Because cats are such great self groomers, they can rid themselves of any dry skin or dander, potentially leading to a foul odor. 

Most cats, unless they are a specific fury breed, don’t need to be regularly groomed. Most dog breeds, on the other hand, require some form of professional grooming. Both cats and dogs should still be routinely brushed by their owner, but it’s the dog who makes more trips to the groomer.

 

Their Breath Doesn’t Smell

 

Yes, when a cat is done eating her food, her breath may be a little stinky. But it’s only short-lived. For the most part, cats don’t usually have bad breath. 

But dogs, especially the smaller breeds, are more prone to bacteria in the mouth which causes tooth decay and horrific breath.

With that being said, cats’ mouths are just as dirty as a dog’s. The mouths of both are breeding grounds for bacteria, some of which can be harmful to humans. 

 

When to Be Careful

 

While cats are overall cleaner than dogs, there are some things to be aware of. As mentioned, both cats and dogs have dirty mouths. 

 

Pasteurella Multocida

The bacteria Pasteurella multocida could cause quite an infection in humans if a cat were to bite or scratch them. These infections can even lead to abscesses and sepsis. 

 

Toxoplasma Gondii

We know that cats are great self groomers. But this also means that they are great groomers of their behinds. So it’s almost a guarantee that they are ingesting some fecal material. The feces in cats can contain an organism known as Toxoplasma Gondii.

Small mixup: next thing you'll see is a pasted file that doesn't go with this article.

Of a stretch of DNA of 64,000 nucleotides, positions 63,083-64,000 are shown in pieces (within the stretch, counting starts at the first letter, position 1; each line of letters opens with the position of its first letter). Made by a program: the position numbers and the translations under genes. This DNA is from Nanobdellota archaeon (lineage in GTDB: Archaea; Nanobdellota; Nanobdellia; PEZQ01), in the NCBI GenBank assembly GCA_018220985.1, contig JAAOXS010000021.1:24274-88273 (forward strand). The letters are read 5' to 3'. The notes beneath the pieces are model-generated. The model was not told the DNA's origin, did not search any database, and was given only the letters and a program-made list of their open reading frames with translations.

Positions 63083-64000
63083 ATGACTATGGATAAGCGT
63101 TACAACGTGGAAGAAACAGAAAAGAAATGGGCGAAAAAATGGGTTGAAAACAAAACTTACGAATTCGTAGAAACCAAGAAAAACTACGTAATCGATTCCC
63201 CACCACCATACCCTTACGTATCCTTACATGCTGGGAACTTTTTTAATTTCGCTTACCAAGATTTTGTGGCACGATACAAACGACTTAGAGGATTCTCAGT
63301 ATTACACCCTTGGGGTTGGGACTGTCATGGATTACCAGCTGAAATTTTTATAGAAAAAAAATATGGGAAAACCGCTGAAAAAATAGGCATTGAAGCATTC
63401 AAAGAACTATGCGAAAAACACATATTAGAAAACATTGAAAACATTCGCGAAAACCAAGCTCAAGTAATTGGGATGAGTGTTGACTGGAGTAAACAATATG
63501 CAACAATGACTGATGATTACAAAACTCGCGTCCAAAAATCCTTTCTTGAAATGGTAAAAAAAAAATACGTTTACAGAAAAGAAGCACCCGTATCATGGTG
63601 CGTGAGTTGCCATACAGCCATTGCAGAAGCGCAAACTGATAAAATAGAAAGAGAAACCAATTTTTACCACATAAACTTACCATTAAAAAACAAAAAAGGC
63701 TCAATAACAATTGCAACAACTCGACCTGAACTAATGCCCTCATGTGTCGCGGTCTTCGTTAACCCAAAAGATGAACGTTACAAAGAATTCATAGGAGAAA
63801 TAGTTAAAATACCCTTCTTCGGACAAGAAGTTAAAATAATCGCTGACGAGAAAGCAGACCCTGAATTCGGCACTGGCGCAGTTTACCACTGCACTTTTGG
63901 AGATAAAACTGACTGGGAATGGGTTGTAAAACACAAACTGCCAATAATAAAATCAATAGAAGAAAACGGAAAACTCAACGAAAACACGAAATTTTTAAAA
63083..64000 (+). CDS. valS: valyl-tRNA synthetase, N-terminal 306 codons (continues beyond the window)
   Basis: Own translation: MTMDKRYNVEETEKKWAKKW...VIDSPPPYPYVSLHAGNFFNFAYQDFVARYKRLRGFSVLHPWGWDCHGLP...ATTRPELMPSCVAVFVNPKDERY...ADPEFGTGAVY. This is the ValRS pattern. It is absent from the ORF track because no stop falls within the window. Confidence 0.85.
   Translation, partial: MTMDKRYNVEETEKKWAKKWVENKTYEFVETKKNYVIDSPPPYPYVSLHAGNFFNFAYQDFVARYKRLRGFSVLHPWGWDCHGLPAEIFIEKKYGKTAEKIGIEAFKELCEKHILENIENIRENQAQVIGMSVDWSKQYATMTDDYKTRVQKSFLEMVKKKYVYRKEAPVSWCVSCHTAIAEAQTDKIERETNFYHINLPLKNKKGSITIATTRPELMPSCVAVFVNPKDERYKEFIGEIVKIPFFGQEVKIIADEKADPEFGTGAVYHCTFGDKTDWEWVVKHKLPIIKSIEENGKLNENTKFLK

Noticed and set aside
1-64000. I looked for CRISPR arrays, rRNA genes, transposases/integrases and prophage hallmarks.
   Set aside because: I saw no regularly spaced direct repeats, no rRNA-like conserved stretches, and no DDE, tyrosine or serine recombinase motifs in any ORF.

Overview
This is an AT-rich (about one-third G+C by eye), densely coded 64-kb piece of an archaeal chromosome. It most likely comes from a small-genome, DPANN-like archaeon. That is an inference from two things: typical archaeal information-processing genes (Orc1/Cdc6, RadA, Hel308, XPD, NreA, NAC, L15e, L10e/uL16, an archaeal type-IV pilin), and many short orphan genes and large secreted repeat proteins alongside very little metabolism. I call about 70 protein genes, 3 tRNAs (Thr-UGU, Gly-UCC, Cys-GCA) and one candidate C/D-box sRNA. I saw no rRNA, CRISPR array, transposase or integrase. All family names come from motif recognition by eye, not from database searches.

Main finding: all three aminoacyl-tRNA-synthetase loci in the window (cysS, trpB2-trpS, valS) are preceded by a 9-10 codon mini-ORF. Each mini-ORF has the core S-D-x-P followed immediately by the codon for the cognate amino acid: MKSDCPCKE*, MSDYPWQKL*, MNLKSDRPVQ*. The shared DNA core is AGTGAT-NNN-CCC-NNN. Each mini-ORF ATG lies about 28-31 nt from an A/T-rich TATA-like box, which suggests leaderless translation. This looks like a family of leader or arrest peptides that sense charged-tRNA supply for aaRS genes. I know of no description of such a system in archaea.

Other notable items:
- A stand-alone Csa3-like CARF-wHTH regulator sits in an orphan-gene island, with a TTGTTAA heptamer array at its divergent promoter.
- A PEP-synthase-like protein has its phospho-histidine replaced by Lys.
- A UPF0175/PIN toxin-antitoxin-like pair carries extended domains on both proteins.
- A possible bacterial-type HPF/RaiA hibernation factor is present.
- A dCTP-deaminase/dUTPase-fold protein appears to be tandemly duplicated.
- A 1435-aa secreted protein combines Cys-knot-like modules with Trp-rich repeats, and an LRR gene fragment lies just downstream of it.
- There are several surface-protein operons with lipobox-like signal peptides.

Toxoplasmosis can cause serious complications in pregnant women and those with weakened immune systems. So it is imperative that you do not touch your cat’s litter box or rear-end throughout your pregnancy. 

 

Conclusion

 

Cats are far cleaner than dogs in several ways. But they also need to be taken care of properly and receive regular veterinary care. And while cats are much cleaner, it doesn’t mean they are entirely spotless.

As an owner, it’s essential to keep a clean litter box as well. And don’t be afraid to pick up a brush to help get some of that loose fur off of your pet too.

 

 

Michael Grover

About Me I have been a pet owner for most of my life. I am now retired and spend my days writing about problems relating to cats, dogs, and funeral poems. I am passionate to stop animal cruelty in any shape or form. My passion is to help people like you identify behavior problems in cats and dogs. That is what I do. Over the years of my life, I have always kept cats and dogs. About 4 years ago I retired and found I had a lot of time on hands so I started to write all about dog and cat problems. It was suggested to me that I should start up a website and publish my words to help people with their pet problems. I am still writing every day and hope you find my articles useful. Regards Mike Grover